Benchmarking - An introduction

Benchmarking is key to achieving business excellence; that is excellence in management practices and business results. Benchmarking provides a systematic process for identifying and implementing better or best practices. Why spend time in re-inventing the wheel when you can learn from the experience of others?

Studies of the practices of New Zealand and Australian organisations (Australian Manufacturing Council, 1994, Ministry of Commerce, 1999, Ministry of Economic Development, 2002) have indicated the importance of benchmarking. The 1994 report stated that benchmarking was the single practice that clearly separated high and low performing firms and the 2002 report found that benchmarking against a competitor provided the most important source of information and ideas for innovative firms. The reports noted that leading firms were using benchmarking to go beyond competitor analysis to find better practices, innovative ideas and effective operating procedures, comparing their performance with a wide range of firms, within their industry and worldwide. Recent evidence of the importance of benchmarking comes from the latest Pricewaterhouse Coopers (PWC) Trendsetter Barometer Survey (PWC, 2003). The survey involved interviewing the CEOs of 405 Product and Service companies that had been identified in the media as the fastest growing U.S. businesses over the last five years. The results showed that Benchmarking-database users have distinguished themselves with superior performance compared to the rest. They have achieved 69 percent faster growth, and 45% greater productivity.

There are two main categories of benchmarking, and their definitions and the differences between them can be summarised as follows:

  • Performance/competitive benchmarking involves comparing the performance levels of organisations for a specific process or activity.
  • In best practice benchmarking organisations search for and study other organisations that are high performers in particular areas of interest. Best practice benchmarking includes the whole process of identifying, capturing, analysing, and implementing best practices.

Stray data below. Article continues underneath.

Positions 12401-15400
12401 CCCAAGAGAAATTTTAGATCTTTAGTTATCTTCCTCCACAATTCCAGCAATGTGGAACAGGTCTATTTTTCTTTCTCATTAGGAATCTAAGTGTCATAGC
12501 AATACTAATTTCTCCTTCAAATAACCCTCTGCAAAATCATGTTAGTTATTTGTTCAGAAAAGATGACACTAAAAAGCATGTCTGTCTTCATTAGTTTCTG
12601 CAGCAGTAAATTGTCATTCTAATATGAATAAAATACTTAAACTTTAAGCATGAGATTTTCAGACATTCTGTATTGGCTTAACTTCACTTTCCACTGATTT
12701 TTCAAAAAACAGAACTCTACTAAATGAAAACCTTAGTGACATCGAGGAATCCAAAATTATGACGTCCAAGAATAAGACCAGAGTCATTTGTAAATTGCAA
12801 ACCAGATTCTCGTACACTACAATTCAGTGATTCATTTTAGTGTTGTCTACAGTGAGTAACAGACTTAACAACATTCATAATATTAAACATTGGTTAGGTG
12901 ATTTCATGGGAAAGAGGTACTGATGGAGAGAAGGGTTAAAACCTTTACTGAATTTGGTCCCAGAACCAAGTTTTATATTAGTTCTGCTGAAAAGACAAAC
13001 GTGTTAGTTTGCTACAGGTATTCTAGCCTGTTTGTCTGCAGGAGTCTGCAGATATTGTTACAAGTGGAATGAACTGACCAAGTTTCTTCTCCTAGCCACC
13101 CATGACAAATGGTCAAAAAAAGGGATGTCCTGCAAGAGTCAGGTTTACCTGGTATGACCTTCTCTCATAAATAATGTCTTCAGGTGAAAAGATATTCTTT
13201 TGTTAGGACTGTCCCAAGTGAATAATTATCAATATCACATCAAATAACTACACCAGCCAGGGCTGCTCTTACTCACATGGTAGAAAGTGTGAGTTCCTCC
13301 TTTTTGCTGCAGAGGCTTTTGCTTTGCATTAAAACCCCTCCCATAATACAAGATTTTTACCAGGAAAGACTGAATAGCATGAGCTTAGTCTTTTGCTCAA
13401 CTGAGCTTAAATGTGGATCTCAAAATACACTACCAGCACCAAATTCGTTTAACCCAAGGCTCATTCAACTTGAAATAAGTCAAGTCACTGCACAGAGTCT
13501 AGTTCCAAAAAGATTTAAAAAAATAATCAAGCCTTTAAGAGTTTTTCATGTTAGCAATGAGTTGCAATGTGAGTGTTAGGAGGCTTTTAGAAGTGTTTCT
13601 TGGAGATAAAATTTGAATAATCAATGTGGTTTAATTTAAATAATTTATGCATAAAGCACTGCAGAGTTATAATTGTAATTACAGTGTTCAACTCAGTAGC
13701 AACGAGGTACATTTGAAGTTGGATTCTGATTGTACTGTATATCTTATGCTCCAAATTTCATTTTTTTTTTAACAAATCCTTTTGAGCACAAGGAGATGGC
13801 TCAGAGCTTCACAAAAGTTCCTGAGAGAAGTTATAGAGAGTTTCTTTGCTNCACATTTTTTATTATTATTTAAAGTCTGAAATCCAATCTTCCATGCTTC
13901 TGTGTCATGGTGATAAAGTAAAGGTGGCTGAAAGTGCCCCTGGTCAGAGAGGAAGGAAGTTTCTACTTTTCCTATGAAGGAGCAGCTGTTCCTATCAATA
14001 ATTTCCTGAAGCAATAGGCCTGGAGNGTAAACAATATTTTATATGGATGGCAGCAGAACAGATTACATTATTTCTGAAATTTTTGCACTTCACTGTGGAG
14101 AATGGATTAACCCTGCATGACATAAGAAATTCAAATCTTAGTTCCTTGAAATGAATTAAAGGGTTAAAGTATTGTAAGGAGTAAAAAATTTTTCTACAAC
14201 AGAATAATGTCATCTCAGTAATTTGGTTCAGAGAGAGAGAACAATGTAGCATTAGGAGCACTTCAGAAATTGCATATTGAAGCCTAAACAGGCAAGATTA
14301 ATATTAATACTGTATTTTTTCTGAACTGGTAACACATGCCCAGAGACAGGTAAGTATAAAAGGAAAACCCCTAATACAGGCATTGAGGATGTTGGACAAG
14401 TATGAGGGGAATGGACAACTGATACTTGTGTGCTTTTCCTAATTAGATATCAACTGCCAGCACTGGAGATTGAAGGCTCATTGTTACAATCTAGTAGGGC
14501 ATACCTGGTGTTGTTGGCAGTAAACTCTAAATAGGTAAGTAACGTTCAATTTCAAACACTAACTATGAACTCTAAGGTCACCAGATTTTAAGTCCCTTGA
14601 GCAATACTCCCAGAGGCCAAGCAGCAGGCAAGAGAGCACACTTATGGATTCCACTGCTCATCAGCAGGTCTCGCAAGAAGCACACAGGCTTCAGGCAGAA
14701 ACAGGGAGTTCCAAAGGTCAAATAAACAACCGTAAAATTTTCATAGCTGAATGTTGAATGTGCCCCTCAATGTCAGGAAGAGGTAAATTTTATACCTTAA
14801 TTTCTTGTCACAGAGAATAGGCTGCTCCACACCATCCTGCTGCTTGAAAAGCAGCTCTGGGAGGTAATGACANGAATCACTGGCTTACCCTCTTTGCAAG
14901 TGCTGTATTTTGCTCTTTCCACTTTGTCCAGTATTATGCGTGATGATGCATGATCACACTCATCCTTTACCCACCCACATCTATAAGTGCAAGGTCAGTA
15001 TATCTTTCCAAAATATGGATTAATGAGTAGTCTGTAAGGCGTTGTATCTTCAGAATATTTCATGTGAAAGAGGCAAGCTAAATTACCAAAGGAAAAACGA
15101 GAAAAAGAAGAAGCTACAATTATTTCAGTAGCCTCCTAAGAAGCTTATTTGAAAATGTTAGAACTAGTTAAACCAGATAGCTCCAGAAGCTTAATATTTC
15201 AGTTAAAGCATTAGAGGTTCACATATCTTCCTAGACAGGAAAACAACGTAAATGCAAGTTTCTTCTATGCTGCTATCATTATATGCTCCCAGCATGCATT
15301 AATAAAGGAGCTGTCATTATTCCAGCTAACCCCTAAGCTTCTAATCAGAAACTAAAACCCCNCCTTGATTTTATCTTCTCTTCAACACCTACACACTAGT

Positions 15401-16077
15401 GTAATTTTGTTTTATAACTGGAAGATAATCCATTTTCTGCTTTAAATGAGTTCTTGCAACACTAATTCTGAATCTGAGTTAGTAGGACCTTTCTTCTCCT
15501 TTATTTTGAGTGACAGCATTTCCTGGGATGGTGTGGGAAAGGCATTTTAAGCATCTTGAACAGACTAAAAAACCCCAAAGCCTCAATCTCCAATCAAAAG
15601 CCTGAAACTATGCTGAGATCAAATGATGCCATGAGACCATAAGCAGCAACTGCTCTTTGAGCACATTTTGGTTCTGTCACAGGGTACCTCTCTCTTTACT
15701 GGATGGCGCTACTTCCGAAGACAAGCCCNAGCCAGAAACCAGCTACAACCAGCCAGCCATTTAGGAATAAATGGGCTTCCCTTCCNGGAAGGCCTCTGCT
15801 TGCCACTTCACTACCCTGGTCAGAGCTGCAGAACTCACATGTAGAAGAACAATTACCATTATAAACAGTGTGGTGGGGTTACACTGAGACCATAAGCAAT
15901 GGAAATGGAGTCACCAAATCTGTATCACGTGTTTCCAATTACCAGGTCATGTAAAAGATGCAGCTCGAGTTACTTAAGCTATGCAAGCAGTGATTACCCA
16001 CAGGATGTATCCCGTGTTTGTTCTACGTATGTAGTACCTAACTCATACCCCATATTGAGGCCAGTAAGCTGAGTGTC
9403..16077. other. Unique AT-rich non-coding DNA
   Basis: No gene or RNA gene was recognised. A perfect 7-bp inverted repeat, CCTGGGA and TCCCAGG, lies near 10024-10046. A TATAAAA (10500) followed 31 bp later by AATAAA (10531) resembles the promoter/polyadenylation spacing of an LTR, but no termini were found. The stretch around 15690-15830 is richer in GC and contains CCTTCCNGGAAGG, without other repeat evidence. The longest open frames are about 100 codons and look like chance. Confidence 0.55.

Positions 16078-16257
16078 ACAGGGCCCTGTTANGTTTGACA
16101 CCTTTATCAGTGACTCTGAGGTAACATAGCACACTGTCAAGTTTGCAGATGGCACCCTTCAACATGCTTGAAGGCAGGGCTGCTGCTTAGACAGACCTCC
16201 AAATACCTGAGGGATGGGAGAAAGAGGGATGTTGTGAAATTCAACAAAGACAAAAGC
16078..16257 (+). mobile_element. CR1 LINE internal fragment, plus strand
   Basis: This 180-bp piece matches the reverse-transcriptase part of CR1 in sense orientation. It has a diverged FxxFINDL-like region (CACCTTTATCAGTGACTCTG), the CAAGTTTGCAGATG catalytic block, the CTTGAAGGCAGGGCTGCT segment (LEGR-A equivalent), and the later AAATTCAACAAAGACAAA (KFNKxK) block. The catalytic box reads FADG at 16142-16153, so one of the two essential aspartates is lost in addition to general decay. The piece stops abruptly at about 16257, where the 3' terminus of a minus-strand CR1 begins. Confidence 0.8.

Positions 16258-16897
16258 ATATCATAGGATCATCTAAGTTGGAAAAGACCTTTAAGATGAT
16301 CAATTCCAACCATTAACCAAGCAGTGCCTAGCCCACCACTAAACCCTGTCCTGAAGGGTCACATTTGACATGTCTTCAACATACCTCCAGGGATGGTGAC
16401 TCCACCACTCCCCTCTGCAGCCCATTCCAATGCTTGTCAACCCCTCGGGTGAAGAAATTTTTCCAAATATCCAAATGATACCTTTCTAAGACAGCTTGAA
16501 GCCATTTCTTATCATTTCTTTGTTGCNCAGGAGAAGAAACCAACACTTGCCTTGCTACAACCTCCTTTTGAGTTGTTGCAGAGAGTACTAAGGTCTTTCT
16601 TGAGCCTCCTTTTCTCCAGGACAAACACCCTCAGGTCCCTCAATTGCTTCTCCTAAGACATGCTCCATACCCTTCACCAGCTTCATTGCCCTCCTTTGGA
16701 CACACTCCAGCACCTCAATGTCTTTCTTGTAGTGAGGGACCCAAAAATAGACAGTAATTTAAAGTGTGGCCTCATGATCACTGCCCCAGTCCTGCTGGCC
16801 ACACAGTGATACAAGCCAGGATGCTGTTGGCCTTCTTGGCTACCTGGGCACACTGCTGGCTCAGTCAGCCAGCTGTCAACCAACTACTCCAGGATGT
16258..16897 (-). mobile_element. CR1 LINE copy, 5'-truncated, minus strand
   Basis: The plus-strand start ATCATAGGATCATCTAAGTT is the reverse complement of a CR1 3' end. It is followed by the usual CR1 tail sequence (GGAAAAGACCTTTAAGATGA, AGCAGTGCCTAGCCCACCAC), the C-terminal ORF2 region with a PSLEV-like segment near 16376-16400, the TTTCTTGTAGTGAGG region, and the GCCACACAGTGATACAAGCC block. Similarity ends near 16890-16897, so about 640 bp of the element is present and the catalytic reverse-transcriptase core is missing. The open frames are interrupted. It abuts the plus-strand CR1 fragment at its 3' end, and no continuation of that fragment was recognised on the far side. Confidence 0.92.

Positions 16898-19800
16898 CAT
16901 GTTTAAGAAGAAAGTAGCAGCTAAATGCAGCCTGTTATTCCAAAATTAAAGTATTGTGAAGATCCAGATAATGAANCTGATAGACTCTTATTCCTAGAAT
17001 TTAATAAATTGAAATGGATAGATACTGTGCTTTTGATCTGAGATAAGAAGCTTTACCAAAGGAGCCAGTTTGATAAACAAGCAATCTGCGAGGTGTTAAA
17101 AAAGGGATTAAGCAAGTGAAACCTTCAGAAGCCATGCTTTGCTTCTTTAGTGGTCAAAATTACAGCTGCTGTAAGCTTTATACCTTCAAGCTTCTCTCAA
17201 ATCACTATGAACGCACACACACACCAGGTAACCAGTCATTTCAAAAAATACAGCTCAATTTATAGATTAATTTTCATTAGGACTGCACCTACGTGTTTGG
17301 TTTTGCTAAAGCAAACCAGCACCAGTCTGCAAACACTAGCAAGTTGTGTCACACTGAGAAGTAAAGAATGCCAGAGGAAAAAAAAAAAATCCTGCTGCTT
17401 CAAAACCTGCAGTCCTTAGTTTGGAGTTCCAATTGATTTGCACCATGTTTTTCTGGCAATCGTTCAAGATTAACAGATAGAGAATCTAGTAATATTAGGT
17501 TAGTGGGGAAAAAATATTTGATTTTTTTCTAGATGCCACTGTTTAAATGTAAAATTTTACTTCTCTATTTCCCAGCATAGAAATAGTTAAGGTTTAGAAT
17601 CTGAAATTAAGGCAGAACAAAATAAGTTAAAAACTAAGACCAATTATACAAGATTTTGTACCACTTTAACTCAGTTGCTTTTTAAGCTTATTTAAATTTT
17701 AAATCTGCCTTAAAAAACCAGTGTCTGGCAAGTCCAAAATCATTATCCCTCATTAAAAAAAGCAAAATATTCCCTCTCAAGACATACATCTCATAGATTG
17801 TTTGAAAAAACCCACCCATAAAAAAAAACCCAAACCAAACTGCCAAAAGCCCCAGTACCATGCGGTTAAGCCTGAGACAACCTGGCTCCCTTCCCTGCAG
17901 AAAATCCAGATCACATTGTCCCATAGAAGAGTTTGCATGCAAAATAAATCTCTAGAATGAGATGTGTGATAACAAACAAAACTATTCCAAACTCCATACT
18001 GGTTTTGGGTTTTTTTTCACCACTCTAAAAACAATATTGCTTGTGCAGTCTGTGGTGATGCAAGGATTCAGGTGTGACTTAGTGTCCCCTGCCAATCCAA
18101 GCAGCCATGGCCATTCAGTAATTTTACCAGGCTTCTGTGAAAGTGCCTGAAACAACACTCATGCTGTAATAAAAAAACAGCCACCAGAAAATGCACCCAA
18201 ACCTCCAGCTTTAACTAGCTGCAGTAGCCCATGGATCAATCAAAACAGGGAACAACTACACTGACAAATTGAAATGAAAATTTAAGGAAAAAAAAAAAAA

Whilst the benefits of benchmarking are proven, the scarcity of organisations using the technique is of concern. Within New Zealand only 2% of organisations were undertaking best practice benchmarking, with 48% undertaking performance benchmarking. As best practice benchmarking is recognised as one of the key approaches necessary to achieve world-class performance this very likely explains why only two NZ organisations have been assessed as world-class (Telecom Directories and Toyota Thames) since the CPE was introduced into New Zealand in 1993.


References

1. MED (2002a), Firm Foundations 2002: A study of New Zealand Business Practices & Performance, Knuckey, S. & Johnston, H. (eds), Ministry for Economic Development, ISBN 0-478-26325-2

2. PWC, (2003), Barometer Surveys: Fast-Growth Companies That Benchmark Grow Faster, Are More Productive Than Their Peers, Link, 12 Sept, PWC




“Fast-growth companies who used a benchmarking database to measure business performance against their peers achieved 69% faster growth and 45% greater productivity over those who did not”.
Pricewaterhouse Coopers 2002 "Trendsetter Barometer" survey
 
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